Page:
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Whenever groups of people of different genders, ages and backgrounds are working together, the possibility of conflict exists. Whether you feel uncomfortable with a particular situation or you think you were wronged, it’s important to know how to handle the situation yourself, or when to escalate an issue to HR. Conny Manero has some tips.
Okay, here’s a good, common example: say you feel you have a heavy workload, or you’re feeling overwhelmed, there’s no need to involve HR right away; talk to your manager first, bearing in mind it may take multiple meetings to get your issue resolved.
Very few managers know the work of their subordinates, whether they consist of an assistant or a team of people. They understand their job, and they know how to delegate, but from there on it’s up to the person or team to keep their manager informed of the details.
If your concerns are legit, and they still go unadressed, then you go to HR. To strengthen your case, prepare an overview of your responsibilities, and document times you might have stayed late, come in early, skipped lunch etc., to finish your work.
That was fairly easy, right? Well, here are a few other instances in which escalation to HR should be considered.
Problems with a co-worker
If you have problems with a co-worker, you should talk to that co-worker first before running to HR. Everyone has their own personality, and many lack awareness that certain personal characteristics offend other people.
If something bothers you, approach the other person, friendly and politely, and explain what troubles you. If, despite your best efforts, the co-worker doesn’t change his/her ways, then it might be time to ask HR to step in.
You’re being sexually harassed
Not cool. Ever. Sexual harassment is against the law and if you feel you are being harassed, HR will make short work of unwanted attention.
Be careful though that you don’t get someone unnecessarily in trouble. Some men and women express their friendly disposition by touching a co-worker on the arm or leg, or putting an arm around their friends’ shoulders in a gesture of familiarity.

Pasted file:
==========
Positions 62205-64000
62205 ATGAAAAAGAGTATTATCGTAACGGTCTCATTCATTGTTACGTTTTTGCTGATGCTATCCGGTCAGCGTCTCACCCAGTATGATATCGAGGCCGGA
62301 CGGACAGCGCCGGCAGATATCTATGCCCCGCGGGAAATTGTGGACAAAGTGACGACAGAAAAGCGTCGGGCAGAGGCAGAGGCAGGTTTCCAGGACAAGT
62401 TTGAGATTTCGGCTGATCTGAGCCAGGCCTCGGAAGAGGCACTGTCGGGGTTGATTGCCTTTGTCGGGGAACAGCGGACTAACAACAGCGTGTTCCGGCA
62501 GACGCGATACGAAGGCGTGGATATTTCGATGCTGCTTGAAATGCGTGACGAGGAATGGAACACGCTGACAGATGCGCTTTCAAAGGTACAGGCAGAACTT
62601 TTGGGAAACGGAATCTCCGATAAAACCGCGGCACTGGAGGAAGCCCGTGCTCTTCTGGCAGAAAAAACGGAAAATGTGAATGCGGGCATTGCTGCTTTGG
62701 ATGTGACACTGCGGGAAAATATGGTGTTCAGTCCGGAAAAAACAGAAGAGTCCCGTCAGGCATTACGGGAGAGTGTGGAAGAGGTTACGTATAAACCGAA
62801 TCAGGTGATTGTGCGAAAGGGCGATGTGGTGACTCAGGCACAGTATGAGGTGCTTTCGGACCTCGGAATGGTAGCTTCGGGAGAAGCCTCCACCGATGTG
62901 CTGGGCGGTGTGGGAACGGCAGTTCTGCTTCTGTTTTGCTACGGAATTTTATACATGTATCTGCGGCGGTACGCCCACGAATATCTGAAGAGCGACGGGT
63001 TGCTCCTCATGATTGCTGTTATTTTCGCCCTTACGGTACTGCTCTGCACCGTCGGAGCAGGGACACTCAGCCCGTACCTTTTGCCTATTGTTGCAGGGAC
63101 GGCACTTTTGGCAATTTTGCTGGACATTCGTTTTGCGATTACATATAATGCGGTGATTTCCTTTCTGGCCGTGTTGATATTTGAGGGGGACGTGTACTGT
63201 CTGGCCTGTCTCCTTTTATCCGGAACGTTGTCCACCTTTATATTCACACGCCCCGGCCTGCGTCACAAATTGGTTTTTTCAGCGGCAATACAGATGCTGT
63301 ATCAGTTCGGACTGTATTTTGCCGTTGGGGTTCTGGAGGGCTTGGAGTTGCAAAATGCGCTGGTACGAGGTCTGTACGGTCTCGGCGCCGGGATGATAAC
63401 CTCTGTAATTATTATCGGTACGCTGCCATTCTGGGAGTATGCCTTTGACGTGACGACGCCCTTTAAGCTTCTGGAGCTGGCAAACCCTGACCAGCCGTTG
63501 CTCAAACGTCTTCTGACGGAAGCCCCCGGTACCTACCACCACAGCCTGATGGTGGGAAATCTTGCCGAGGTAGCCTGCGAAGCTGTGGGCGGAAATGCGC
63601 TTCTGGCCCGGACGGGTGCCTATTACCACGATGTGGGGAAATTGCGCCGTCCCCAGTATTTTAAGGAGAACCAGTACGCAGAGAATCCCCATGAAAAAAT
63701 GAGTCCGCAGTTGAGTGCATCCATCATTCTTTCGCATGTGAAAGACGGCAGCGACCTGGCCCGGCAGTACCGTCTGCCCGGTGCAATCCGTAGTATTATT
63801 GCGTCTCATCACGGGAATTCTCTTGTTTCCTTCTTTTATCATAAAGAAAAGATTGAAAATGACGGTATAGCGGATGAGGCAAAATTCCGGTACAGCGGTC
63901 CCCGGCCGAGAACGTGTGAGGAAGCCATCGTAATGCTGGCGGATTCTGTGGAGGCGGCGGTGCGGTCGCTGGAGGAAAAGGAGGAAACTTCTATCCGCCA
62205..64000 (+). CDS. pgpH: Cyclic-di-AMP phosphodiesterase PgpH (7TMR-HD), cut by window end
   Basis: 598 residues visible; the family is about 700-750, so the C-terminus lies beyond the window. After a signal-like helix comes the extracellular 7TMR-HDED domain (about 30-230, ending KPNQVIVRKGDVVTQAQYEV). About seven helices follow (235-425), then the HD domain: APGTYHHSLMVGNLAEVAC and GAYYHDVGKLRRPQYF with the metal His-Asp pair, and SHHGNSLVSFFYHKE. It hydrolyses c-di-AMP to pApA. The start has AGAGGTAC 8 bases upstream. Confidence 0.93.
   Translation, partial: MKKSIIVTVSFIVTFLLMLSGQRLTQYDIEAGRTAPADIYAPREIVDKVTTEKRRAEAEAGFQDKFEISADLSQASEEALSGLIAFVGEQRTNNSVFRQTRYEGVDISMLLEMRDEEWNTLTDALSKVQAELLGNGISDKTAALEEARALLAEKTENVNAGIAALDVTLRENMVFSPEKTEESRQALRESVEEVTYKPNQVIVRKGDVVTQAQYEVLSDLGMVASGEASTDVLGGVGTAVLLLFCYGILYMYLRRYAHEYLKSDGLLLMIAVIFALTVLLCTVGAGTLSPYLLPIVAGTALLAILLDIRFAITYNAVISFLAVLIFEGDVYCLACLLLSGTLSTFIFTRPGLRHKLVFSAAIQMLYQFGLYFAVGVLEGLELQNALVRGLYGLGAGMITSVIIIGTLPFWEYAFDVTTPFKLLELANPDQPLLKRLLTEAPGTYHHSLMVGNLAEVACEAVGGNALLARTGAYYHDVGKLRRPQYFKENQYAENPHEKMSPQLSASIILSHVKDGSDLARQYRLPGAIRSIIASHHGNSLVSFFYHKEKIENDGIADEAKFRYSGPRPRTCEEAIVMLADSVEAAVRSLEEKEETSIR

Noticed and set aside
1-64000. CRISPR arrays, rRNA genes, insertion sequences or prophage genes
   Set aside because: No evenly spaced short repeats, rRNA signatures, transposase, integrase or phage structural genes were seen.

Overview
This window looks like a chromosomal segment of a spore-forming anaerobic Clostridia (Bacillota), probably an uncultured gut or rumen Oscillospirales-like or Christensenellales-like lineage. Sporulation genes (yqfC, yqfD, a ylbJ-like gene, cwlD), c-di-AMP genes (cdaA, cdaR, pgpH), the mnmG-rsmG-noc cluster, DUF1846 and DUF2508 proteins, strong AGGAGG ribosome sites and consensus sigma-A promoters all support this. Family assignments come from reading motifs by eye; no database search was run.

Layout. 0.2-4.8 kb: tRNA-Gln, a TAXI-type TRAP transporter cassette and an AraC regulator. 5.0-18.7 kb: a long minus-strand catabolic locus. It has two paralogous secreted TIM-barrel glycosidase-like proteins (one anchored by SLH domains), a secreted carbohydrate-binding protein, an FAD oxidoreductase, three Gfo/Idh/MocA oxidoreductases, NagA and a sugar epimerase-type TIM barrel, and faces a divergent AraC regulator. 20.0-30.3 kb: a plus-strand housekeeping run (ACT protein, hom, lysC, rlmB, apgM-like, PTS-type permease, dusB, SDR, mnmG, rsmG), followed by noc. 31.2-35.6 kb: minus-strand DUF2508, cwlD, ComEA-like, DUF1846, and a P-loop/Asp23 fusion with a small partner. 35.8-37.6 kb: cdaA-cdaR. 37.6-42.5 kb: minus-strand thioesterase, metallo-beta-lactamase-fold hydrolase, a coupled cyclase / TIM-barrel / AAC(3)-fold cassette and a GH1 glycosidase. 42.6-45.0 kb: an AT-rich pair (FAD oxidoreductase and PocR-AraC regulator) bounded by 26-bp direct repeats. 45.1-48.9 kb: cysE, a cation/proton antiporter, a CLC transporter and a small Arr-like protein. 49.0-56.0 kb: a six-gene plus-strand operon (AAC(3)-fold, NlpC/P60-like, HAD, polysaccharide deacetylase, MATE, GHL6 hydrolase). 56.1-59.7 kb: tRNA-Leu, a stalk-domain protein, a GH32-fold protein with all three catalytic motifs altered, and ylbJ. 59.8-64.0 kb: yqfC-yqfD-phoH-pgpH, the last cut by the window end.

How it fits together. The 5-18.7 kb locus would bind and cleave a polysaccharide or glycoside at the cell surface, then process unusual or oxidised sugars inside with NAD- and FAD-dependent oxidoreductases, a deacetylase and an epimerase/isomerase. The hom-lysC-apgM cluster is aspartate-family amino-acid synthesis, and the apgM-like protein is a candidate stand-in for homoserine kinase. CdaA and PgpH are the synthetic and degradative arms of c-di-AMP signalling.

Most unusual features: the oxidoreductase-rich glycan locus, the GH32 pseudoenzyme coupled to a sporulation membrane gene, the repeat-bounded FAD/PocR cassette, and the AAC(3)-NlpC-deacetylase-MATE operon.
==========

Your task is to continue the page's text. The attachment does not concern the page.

It’s up to you to let that person know that you don’t appreciate such closeness. More often than not, that will be the end of the problem, but if not, HR should be informed of this unwanted attention.
In general, management and staff members are very courteous to each other, but certain people (whether employers or co-workers) tend to use abusive language.
Telling the person that he or she shouldn’t take such a tone with you could work, but more often than not being reprimanded might make matters worse.
Involving HR should be carefully planned; after all, if you were to complain to an HR representative and tell him of the abusive language, the other person might deny the allegation.
If you’re serious about reporting someone, try to involve a witness or record the confrontation with your phone. Just about every cellphone comes equipped with a microphone, and it’s easy to switch on the feature.
In the workplace, it’s not always easy to get along with everyone. And there will always be times when circumstances test your nerves. If and when that happens, it’s important to know when to involve HR and when to let it slide. You don’t want to come across as an easy target – but you don’t want everyone to be walking on eggshells around you, either.
Conny is a writer living in Toronto. She’s an avid reader, a keen ten-pin bowling player, and an advocate for shelter animals.
Have you ever had to escalate an issue to HR? How did you handle it? We’d like to hear from you. Leave a comment below.